Why David Moyes Is a Risk Worth Taking for Manchester United

Sam PilgerContributing Football WriterMay 14, 2013

David Moyes bids farewell to Goodison Park on Sunday.
David Moyes bids farewell to Goodison Park on Sunday.Paul Thomas/Getty Images

At first I was distinctly underwhelmed by the appointment of David Moyes as the new Manchester United manager. 

I had always assumed Sir Alex Ferguson’s successor would have actually have won something major in football. 

In 11 years at Everton David Moyes has won nothing, and his greatest tangible achievement remains winning the League One title with Preston North End in 2000.  

I had also assumed the new United manager would have experience of managing the biggest names in football. 

Does Marouane Fellaini really count? 

And above all, I thought the new manager would arrive at Old Trafford with a long and distinguished record of managing in the Champions League. 

David Moyes has never been beyond the preliminary round of the Champions League where his record stands at P2 L2. 

And then it got worse with the discovery that in 45 visits to Arsenal, Manchester United, Liverpool and Chelsea, David Moyes has never won a game. Not one single victory. 

That’s a big enough sample to rule out bad luck. 

The Premier League title is won away from home in those big games, as United proved this season with wins at both Manchester City and Chelsea, so that is a concern. 

So Moyes is a risk, but on reflection, he is a risk worth taking. 

Moyes brings with him 11 years of experience in the Premier League, and while there have been no trophies, he has achieved great things at Goodison Park, regularly finishing in the top eight with an average net transfer spend of just £800,000 each season. 

He will also bring with him stability, there will be no shocks, no agitating for another move or to be loved more. It is expected he will slip in to Old Trafford and continue building on Ferguson’s work. 

Manchester United see him as a younger Ferguson, sharing the same work ethic, competitive spirit, all consuming approach and inherent belief in young players.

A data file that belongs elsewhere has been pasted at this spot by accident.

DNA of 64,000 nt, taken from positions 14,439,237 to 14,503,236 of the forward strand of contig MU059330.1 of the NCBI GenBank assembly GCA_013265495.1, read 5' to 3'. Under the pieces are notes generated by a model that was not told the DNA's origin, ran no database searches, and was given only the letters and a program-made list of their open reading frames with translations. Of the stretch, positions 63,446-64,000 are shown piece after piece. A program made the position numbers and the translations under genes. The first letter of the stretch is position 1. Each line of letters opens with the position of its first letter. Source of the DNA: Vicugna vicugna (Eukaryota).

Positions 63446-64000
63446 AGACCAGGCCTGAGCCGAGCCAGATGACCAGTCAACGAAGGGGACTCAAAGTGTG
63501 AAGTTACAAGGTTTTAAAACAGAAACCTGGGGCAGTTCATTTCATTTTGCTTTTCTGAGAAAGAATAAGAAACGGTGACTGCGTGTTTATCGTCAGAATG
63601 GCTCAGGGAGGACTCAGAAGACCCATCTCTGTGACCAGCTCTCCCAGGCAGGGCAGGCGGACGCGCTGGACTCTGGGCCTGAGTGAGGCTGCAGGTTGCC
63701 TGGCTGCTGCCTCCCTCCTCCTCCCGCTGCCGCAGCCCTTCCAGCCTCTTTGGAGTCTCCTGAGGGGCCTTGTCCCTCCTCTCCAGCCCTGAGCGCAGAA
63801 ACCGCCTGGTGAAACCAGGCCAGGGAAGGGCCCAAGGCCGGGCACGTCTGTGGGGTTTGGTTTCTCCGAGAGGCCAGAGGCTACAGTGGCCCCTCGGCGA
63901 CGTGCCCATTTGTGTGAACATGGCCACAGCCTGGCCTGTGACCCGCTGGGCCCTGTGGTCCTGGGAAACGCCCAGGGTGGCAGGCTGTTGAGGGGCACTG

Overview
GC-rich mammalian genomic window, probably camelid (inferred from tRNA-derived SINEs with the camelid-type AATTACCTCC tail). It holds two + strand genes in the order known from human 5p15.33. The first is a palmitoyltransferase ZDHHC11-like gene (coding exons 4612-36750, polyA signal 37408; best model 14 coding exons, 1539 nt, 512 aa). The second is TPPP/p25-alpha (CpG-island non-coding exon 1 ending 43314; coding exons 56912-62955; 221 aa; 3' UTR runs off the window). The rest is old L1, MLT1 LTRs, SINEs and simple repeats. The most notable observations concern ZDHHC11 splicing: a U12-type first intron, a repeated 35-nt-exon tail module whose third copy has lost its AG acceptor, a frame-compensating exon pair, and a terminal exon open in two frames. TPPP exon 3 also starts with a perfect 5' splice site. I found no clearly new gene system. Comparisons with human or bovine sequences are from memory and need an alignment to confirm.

He crucially comes with Sir Alex Ferguson’s recommendation. And as he has proven over the last 26 years, Ferguson is a good judge of character, and he will have thought long and hard about who he wanted to protect and advance his legacy. 

Moyes will be his own man, but the continued presence of Ferguson at Old Trafford will help him. He was the best manager, and now he can be the best mentor as well. 

It is also worth looking at the alternatives to Moyes.  

The most obvious one is Jose Mourinho. He was very tempting. He would bring with him everything Moyes lacks; a groaning list of trophies, management of the biggest names in modern football, and Champions League experience in winning it twice in 2004 and 2010. 

But he would also bring with him a lot of Louis Vuitton baggage; a divisive nature, a failure to bring through youth, an inability to look beyond the first team and nurture the roots of the club, and a record of never staying anywhere too long. 

Beyond Pep Guardiola, who hasn’t even started at Bayern Munich yet, there really were few alternatives to Moyes. 

The short list was just that, short. 

In his speech to the Old Trafford crowd on Sunday, Ferguson said the United fans should stand by their new manager.  

It was an acknowledgement that success is never guaranteed, and there will be challenges for Moyes to overcome, but if United stand by him like they stood by Ferguson they should be rewarded.

David Moyes could yet proved to be Ferguson’s greatest signing.